Sunday, June 19, 2016

Outright Rejection and Hesitant Responses


Below is a rough translation and some initial comments regarding the gospel lesson for the 6th Sunday after Pentecost, Luke 9:51-62.
This reading seems to contain two pericopes. Verses 51-56 is the story of Jesus preparing to stay at an village of Samaritans but being denied, and the harsh reaction by James and John. Verses 57-62 are a series of brief dialogues between Jesus and some who are either called to follow or who offer to follow. Each has stipulations and Jesus does not seem sympathetic with those stipulations.
I welcome your comments.

Ἐγένετο δὲ ἐν τῷ συμπληροῦσθαι τὰς ἡμέρας τῆς ἀναλήμψεως αὐτοῦ καὶ 
αὐτὸς τὸ πρόσωπον ἐστήρισεν τοῦ πορεύεσθαι εἰς Ἰερουσαλήμ,
Yet it happened in the fulfilling of the days of his being taken up and he firmly set his face to the journeying into Jerusalem. 
Ἐγένετο : AMI 3s, γίνομαι,  1) to become, i.e. to come into existence, begin to be, receive
συμπληροῦσθαι: PPInf, συμπληρόω, 1) to fill completely  1a) of the hold of a ship  2) to complete entirely, be fulfilled: of time
ἐστήρισεν : AAI 3s, στηρίζω, 1) to make stable, place firmly, set fast, fix  2) to strengthen, make firm  3) to render constant, confirm, one's mind 
πορεύεσθαι: PMInf, πορεύομαι, 1) to lead over, carry over, transfer  1a) to pursue the journey on which one has entered, to continue on  one's journey
1. This is an odd reference and foreshadowing, for Luke to speak of the “fulfilling of the days of [Jesus] being taken up.”
- The “fulfilling” is the same way that Luke introduces the story of the Day of Pentecost. In that story, I have often felt that the events of Pentecost, particularly as Peter interprets it through the prophecy of Joel, actually fulfill the original meaning and purpose of the festival of weeks (another name for Pentecost). If that logic holds and if Luke is using this term similarly here, the use of συμπληρόω suggests that the journey to Jerusalem is – in Luke’s theology – the means by which Jesus fulfills the ascension. That could be different from saying, for example, that the point of this journey is the cross or even the resurrection. It would shift the focus to the ascension as the point.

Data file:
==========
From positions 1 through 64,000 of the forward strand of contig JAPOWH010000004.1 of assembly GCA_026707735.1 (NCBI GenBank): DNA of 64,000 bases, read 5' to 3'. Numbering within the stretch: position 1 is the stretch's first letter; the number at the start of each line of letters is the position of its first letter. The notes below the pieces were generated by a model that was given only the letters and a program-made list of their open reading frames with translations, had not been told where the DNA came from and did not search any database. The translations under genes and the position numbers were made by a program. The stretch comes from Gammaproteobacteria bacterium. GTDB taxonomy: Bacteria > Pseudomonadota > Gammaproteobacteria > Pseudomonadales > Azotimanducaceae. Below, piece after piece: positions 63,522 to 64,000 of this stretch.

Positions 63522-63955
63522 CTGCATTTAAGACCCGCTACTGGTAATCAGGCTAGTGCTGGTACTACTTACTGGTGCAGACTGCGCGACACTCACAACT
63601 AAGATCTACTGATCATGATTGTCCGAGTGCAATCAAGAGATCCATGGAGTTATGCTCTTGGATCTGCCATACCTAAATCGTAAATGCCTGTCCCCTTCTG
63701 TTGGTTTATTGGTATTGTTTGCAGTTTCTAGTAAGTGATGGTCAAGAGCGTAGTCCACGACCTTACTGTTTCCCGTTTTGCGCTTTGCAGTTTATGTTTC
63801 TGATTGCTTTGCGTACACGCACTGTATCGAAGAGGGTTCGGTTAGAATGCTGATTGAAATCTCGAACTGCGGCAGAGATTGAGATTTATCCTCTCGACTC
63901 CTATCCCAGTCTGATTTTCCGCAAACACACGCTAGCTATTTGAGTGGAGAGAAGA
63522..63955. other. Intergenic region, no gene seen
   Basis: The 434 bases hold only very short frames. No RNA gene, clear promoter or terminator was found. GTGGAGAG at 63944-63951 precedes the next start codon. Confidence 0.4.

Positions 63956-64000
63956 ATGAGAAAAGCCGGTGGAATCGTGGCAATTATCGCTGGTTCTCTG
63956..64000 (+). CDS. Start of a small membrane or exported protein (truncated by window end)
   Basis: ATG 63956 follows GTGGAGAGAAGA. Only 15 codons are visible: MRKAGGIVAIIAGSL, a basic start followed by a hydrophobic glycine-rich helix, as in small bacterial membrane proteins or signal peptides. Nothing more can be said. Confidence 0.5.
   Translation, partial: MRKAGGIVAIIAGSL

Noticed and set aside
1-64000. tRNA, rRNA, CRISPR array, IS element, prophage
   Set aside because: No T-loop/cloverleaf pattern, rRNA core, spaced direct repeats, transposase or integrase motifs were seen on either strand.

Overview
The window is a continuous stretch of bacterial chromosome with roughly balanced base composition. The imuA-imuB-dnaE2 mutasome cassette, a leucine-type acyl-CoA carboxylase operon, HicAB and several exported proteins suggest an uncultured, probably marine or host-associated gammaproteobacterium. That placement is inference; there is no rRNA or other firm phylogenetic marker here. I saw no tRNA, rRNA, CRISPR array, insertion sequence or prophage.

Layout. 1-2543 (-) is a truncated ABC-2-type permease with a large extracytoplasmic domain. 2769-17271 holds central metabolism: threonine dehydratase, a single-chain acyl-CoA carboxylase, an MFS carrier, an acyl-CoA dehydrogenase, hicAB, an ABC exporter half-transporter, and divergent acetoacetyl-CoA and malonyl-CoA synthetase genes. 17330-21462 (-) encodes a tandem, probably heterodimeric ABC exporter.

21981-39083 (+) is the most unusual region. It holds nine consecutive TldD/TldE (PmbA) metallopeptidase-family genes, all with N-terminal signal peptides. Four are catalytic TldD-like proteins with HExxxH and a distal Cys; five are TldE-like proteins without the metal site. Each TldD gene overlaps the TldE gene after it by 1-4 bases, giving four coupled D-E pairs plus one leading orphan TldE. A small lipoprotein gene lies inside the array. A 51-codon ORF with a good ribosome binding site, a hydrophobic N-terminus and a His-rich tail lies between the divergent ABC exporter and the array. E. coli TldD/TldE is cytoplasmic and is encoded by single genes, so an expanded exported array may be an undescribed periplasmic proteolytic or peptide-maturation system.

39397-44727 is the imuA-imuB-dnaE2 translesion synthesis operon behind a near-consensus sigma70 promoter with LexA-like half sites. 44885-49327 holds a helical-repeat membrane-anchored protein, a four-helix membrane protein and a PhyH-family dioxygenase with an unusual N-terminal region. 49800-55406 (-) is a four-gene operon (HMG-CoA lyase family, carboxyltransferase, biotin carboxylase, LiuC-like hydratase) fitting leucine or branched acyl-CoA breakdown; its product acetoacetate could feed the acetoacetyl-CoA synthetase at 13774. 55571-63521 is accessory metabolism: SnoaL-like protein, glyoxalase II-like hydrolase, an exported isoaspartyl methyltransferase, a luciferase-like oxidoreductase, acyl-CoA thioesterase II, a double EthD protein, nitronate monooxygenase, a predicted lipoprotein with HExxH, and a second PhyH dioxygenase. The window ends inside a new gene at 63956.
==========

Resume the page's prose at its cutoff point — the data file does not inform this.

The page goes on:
- However, the noun for “taken up, ἀναλήμψεως, is different than the verb that Luke uses in 24:51 when Luke says that Jesus was ἀναφέρω, “carried up” into heaven.
2. The terms “face” (πρόσωπον) and “journeying” (πορεύομαι) will appear over the next 2 verses also, with πορεύομαι appearing throughout the pericope. 


 52καὶ ἀπέστειλεν ἀγγέλους πρὸ προσώπου αὐτοῦ. καὶ πορευθέντες εἰσῆλθον εἰς κώμην Σαμαριτῶν, ὡς ἑτοιμάσαι αὐτῷ:
And he sent messengers before his face.  And having journeyed, they entered into a village of Samaritans, in order to prepare for him.
ἀπέστειλεν : AAI 3s, ἀποστέλλω, 1) to order (one) to go to a place appointed  2) to send away, dismiss 
πορευθέντες: AAPart npm, πορεύομαι, 1) to lead over, carry over, transfer  1a) to pursue the journey on which one has entered, to continue on  one's journey 
εἰσῆλθον: AAI 3pl, εἰσέρχομαι, 1) to go out or come in: to enter 
ἑτοιμάσαι : AAInf, ἑτοιμάζω, 1) to make ready, prepare 
1. The word for “messengers” is the same word that is translated “angels” in other stories, most notably the birth narratives.
2. The word “prepare” (ἑτοιμάζω) gets quite a workout in Luke’s gospel. See the list below for more information.

 53καὶ οὐκ ἐδέξαντο αὐτόν, ὅτι τὸ πρόσωπον αὐτοῦ ἦν πορευόμενον εἰς 
Ἰερουσαλήμ.
And they did not welcome him, because his face was journeying into Jerusalem. 
ἐδέξαντο : AMI 3pl, δέχομαι, 1) to take with the hand  1a) to take hold of, take up  2) to take up, receive 
ἦν: IAI 3s, εἰμί, 1) to be, to exist, to happen, to be present
πορευόμενον : PMPart, nns, πορεύομαι, 1) to lead over, carry over, transfer  1a) to pursue the journey on which one has entered, to continue on  one's journey 
1. The lack of “receiving” Jesus was more than a personal slight. It speaks of the deep cultural value of hospitality. In addition, just prior to this pericope Jesus said: “Whoever welcomes this little child in my name welcomes me; and whoever welcomes me welcomes the one who sent me....” Lk. 9:48
2. The antipathy between Jews and Samaritans is thick in this story. We remember that it is after this story in Luke that Jesus tells a parable making a Samaritan the hero because of his cross-cultural rendering of hospitality.